New board, new changes

Saranac Lake’s new mayor and trustees were officially sworn in at the village’s annual organizational meeting this past Monday. They wasted no time in making some changes.

Faced with nine positions to fill, Mayor Jimmy Williams offered up a list of names that includes a mix of newcomers and people who’ve already served the village for many years. He picked Saranac Lake native Erik Stender, a Navy veteran and local businessowner, to serve as the village’s new manager; Trustee Tom Catillaz as his deputy mayor; Allie Pelletieri as the chair of the Development Board and this year’s Winter Carnival king, Dan Reilly, as an alternate board member; Lidia O’Kelly as treasurer and Patrick Murphy as deputy clerk and deputy treasurer; and Fisher, Bessette, Muldowney and McArdle as village attorney. He also decided to reappoint longtime village Clerk Kareen Tyler and the village’s health officer, Ray Scollin, who has served the village throughout the coronavirus pandemic.

The village board took an interesting step with three of these appointments. The village’s manager, treasurer and deputy treasurer were brought in on an interim basis, in an effort to make the hiring process more “transparent and fair.” With positions as important as these, that makes sense — but we think if the village board is taking this step now, it shouldn’t be a one-off. The village should strive to make the hiring process for these jobs more “transparent and fair” every time.

Williams also chose not to adopt Robert’s Rules of Order, a set of procedural guidelines that date back to 1876 — they’re essentially the set structure of every board meeting. Trustee Rich Shapiro raised some concerns over this, saying that “there have to be rules to a meeting,” and we think his concerns are understandable. Public meetings could become unnecessarily confusing and unproductive without a set of guidelines in place.

Williams suggested that he and Shapiro work on a less complex set of rules together. As they work on new rules, we hope that the ultimate outcome is a system that allows trustees to openly discuss ideas and share their opinions during board meetings, whether in response to residents or about a resolution on the docket. The public deserves to hear the back-and-forth between board members — they deserve to have the opportunity to see not just that the board has come to a consensus, but how the board comes to a consensus. Too often, we see boards vote on things without much public discussion at all, which is sometimes evidence that they’ve hashed things out elsewhere, out of the public eye. Lawmakers may think that projects an image of solidarity among the board, but we would argue that what it really projects is an image of a system where the public is shut out, where decisions are made without much discussion, and disagreement is discouraged, even if that may not be the reality.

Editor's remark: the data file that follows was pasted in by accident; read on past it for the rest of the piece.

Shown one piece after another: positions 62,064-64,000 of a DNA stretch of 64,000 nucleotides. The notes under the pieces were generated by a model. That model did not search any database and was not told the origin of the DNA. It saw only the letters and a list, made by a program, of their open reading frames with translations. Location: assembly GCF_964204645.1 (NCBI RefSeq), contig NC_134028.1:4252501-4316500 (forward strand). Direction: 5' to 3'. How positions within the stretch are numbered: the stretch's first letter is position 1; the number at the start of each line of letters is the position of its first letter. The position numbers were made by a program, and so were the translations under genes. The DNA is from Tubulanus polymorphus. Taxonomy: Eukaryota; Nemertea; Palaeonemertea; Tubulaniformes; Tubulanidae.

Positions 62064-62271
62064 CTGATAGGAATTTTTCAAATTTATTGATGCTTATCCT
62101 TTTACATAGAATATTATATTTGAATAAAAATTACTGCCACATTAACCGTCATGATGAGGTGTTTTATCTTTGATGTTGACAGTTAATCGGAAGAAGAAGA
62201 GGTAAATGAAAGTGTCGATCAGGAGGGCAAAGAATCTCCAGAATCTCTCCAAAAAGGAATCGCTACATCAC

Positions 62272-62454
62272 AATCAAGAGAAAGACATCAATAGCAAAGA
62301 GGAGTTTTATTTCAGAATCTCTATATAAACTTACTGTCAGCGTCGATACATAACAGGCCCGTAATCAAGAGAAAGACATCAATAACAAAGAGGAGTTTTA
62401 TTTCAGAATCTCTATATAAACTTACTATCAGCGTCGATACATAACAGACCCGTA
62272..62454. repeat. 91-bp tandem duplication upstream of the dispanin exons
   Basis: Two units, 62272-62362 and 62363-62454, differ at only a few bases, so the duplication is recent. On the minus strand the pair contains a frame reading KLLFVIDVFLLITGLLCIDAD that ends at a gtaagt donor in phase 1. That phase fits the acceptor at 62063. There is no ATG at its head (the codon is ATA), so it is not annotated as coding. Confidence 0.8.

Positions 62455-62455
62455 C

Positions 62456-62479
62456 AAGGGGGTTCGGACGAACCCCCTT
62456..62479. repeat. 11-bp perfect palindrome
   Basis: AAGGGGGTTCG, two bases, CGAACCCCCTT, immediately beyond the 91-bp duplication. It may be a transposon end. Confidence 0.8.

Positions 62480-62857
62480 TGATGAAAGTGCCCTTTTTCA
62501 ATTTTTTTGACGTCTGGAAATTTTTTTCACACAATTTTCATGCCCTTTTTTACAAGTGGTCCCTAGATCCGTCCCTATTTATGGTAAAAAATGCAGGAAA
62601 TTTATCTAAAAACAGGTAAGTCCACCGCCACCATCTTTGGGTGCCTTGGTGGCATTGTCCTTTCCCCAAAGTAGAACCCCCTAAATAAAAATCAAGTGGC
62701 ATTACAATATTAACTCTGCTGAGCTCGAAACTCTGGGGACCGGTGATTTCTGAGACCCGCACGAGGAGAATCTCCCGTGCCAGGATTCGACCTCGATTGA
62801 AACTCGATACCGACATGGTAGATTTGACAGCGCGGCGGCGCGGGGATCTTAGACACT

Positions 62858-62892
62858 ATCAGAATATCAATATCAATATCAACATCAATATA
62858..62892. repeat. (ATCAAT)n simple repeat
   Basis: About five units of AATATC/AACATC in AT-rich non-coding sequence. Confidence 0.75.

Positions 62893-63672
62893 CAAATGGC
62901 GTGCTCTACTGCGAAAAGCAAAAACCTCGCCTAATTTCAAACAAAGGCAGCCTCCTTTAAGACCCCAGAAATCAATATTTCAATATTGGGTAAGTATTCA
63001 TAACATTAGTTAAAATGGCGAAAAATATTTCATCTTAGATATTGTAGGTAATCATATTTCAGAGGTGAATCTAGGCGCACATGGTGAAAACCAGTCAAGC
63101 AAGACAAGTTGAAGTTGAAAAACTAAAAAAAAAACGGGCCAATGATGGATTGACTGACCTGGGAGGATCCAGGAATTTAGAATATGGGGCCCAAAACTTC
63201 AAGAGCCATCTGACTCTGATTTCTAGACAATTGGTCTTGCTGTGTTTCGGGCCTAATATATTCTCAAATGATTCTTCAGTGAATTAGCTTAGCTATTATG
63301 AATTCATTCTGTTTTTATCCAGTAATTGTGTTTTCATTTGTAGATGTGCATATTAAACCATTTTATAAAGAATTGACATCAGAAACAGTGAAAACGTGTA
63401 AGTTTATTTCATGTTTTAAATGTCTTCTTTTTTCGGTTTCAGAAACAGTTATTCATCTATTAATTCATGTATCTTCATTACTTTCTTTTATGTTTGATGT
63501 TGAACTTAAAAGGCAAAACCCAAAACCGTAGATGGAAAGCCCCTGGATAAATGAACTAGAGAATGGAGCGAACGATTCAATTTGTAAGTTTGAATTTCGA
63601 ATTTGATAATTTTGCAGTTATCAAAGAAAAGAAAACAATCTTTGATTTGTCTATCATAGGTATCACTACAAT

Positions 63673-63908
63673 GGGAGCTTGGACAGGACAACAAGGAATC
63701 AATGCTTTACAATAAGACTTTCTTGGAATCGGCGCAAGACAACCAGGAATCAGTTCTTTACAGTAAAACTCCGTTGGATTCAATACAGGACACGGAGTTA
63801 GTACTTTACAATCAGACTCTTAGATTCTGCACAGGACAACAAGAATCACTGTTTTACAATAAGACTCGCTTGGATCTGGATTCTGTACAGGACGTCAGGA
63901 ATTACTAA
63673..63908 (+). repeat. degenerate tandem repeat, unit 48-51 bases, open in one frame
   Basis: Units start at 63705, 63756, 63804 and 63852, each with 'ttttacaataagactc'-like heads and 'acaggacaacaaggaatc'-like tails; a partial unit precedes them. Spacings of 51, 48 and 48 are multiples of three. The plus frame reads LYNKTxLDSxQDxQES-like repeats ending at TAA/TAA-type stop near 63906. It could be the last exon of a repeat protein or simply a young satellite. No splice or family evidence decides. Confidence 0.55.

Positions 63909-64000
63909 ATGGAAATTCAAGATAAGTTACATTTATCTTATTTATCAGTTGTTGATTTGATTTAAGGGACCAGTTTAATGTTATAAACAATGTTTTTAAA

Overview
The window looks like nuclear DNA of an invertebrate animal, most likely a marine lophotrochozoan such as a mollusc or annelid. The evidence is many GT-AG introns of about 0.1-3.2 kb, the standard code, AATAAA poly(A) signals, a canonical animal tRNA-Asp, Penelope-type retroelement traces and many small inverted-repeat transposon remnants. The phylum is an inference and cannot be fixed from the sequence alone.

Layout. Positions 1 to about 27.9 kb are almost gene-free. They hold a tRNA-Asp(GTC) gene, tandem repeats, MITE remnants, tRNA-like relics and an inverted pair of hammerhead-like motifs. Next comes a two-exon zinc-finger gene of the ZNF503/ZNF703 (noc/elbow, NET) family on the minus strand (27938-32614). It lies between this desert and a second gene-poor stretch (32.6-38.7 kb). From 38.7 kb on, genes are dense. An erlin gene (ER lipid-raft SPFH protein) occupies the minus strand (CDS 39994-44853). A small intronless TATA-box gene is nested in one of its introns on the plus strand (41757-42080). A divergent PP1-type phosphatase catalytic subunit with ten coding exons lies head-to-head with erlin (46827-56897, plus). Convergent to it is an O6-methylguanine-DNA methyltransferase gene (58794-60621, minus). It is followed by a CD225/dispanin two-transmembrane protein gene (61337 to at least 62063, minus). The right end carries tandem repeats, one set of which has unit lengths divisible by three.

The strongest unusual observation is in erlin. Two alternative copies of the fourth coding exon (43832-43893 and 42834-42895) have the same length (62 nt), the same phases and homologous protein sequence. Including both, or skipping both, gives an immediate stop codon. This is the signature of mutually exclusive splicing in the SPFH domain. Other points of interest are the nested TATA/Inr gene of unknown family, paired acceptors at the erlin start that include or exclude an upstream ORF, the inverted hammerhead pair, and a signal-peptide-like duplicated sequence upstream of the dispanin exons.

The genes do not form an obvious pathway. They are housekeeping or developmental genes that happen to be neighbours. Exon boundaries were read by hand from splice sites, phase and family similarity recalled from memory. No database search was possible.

In proposing a new set of rules, a new “Help Desk” task force to find answers to resident questions more quickly, and by doubling the number of public comment periods in village board meetings and extending the time limit on public comment from three minutes to five all in his first meeting, it’s clear that Williams is eager to effect change quickly and wants residents to feel that their voices are being heard.

Abrupt change can be comforting to some and jarring to others. There’s no way to make everyone happy. Time will show what works and what doesn’t. Our hope is the new administration takes advice from those with expertise, keeps in mind what was promised to voters, and always keeps the channels of communication open, even to its critics.


Today's breaking news and more in your inbox

I'm interested in (please check all that apply)
Are you a paying subscriber to the newspaper? *

Starting at $4.75/week.

Subscribe Today